“I don’t think anyone can read it and ignore it,” says Jenae McGill, a criminal justice major at Penn State Altoona, when talking about the book Systemic Racism in America: Sociological Theory, Education Inequality, and Social Change edited by Rashawn Ray and Hodi Mahmoudi. McGill and her peers in a research lab, Woodnie Andre, Makaylah Bangura, Marianna Di Balsamo, Deyana Dye, and Hannah Jean-Pierre, all collaboratively wrote a review of the book with Dr. Nicholas Rowland, professor of sociology, who co-runs the Integrated Social Science Research Lab (ISSRL) with Dr. Nathan Kruis, assistant professor of criminal justice—who, incidentally, was once a student in that same lab as an undergraduate himself. As we shall see, because race crosscuts so much of contemporary American life, this is a near-ideal project for a group of multidisciplinary students working in an interdisciplinary research lab.
Bangura, a nursing major, says that the concept of a book review came up in the spring 2022 semester at Rowland’s suggestion, but it didn’t move forward right away because, thanks to COVID and issues with the global supply chain, the book publishers were delayed in finalizing the book. “He [Rowland] brought it back up in the fall, saying we’re ready to hit the ground, and he asked if anyone else wanted to come along. It fit really well with my values and ideals.” Andre, a biobehavioral health major, was attracted by the subject matter: “We had a lot of projects [to consider], but I chose the book because it was more interesting. The book itself educates people.”
Dye, another nursing major, took a more practical view; she knew “I was going to get a publication out of it,” she says. But, while “the publication is important, it’s not solely why I’m doing it. The topic is interesting. It’s a problem that we need to discuss, a problem that people need to know about.”
Actually, the student reviewers clearly found the book more than just “interesting.” McGill calls it “very blunt. Good for all readers, especially coming into college.” She appreciates the straightforward text. “The book comes out and says we don’t even need people to be racist [for racism to persist in the US] because our system is set up to be racially inequitable. So many people say, ‘I’m not racist.’ White people don’t have the same struggles.” Dye’s view is also personal. “Yes, I am a black woman, and, yes, I’ve experienced a lot of these things, but it opened my eyes to a lot I hadn’t thought about.” McGill was surprised about what she read because she is “aware of some of it, of course, but not everything. Everyone knows our country is racist, but not the extent this book went.”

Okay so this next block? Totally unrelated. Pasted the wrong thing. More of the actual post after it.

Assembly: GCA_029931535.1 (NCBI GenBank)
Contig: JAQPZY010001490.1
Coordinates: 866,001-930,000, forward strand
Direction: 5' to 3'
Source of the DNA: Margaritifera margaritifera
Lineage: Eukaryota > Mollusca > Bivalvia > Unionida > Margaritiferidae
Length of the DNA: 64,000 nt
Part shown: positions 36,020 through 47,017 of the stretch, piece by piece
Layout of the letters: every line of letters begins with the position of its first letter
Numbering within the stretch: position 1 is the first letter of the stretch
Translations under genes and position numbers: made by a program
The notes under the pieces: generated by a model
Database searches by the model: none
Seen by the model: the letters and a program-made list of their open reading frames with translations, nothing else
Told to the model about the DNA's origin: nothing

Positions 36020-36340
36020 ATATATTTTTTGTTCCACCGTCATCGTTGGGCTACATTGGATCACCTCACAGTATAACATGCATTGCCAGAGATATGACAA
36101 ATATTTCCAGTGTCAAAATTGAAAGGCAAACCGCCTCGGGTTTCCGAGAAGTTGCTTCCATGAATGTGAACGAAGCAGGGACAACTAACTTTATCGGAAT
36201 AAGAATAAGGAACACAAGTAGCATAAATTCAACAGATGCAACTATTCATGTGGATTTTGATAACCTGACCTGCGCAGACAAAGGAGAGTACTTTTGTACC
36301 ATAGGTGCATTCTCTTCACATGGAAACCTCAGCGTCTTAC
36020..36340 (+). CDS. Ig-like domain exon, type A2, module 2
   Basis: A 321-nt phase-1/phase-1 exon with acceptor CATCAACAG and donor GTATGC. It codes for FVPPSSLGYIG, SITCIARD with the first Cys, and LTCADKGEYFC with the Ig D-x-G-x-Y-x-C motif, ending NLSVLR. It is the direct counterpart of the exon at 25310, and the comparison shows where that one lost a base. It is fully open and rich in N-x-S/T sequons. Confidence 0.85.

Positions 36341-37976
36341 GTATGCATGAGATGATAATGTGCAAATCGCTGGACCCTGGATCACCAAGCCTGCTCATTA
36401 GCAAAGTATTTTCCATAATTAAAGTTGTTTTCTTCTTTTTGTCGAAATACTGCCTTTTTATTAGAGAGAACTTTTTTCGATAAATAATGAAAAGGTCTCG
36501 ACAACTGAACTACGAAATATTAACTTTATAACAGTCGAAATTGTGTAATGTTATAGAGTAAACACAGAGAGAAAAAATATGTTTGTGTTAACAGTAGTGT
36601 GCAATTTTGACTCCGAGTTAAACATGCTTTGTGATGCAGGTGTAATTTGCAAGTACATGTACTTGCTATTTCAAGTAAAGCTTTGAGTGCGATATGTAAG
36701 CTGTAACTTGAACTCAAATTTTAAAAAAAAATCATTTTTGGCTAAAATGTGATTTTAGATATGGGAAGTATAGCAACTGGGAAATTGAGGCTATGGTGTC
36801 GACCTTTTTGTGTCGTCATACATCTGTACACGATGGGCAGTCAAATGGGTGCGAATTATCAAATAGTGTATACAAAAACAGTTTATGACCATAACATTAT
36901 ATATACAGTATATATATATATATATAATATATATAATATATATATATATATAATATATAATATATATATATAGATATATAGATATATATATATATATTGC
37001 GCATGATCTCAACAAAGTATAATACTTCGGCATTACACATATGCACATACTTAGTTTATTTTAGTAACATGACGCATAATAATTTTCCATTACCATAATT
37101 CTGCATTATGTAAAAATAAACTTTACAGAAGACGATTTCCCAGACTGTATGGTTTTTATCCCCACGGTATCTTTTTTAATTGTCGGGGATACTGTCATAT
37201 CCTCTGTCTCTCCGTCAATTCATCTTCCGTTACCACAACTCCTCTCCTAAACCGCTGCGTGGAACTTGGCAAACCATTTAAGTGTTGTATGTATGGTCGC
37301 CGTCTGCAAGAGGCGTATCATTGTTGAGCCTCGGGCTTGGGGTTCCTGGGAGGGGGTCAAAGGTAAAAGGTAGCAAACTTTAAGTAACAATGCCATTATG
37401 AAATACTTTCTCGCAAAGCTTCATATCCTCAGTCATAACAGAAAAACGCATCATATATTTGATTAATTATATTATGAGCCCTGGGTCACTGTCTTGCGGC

This was the second ISSRL book review project for Di Balsamo, a pre-med major with a Spanish minor, now at University Park. For this book, she says, “you get information you wouldn’t get elsewhere. It used statistics in a way that’s not so hard to read. The author used statistics and explained the concepts. ‘Here’s my opinion; here are the facts.’” She admits it was enlightening. “You reevaluate your daily life, things that you don’t even think about. I do this in my daily life.” After reading the book, she is making an effort to change her own behaviors. “My favorite takeaway was they don’t just say what’s wrong; they say how to fix it.”
Andre brings a unique perspective to the group. She was born in Haiti and only came to the United States in the tenth grade. Her experiences with racism in the United States surprised her, she says. “I didn’t realize that racism is even in education.” She recalls a conversation with a teacher who told her, “If you’ve applied for a job and your name is difficult to read, you’ll less likely to get a call back from an interviewer.”
Cooperation and participation are very important when doing a collaborative book review. Di Balsamo describes the process: “Every week, we went through each chapter individually and made notes on what we liked and didn’t like. And then, we would meet with one or two others every week. You could just stay for the discussion or join the writing.” For herself, she says, “I contributed more to the structure—what we liked/didn’t like.” She says that “with a group discussion—five or six people—you get a nonbiased opinion of the book. We were able to be a speaking voice.”
Rowland notes, “It is really all about the students—harnessing the research enterprise of our great university for the purpose of creating community, inclusion, and belongingness through scholarship.” In fact, “this model of collaboratively authoring publishable book reviews with undergraduate students is something we’ve pioneered in the research lab [ISSRL], and we have the publications to prove it. I’ve personally co-authored around two dozen book reviews with undergraduate coauthors during my time at Penn State Altoona. I have given presentations about our technique and published articles in national and international journals about the origins of our thinking here in the lab.” Rowland started at Penn State Altoona in 2007 and notes that this undergraduate research lab is the one thing that he is the proudest of creating as a faculty member.
The student reviewers endorse working in the ISSRL. “It is a great experience being in the research lab,” Dye says. “I think I wouldn’t be getting the experience as a regular undergrad. What to put in a resume, how to analyze data—that preps you for grad school.” Andre adds an emotional component: “Being in the research lab put me in a place where I’m comfortable to talk about racism without hesitation.”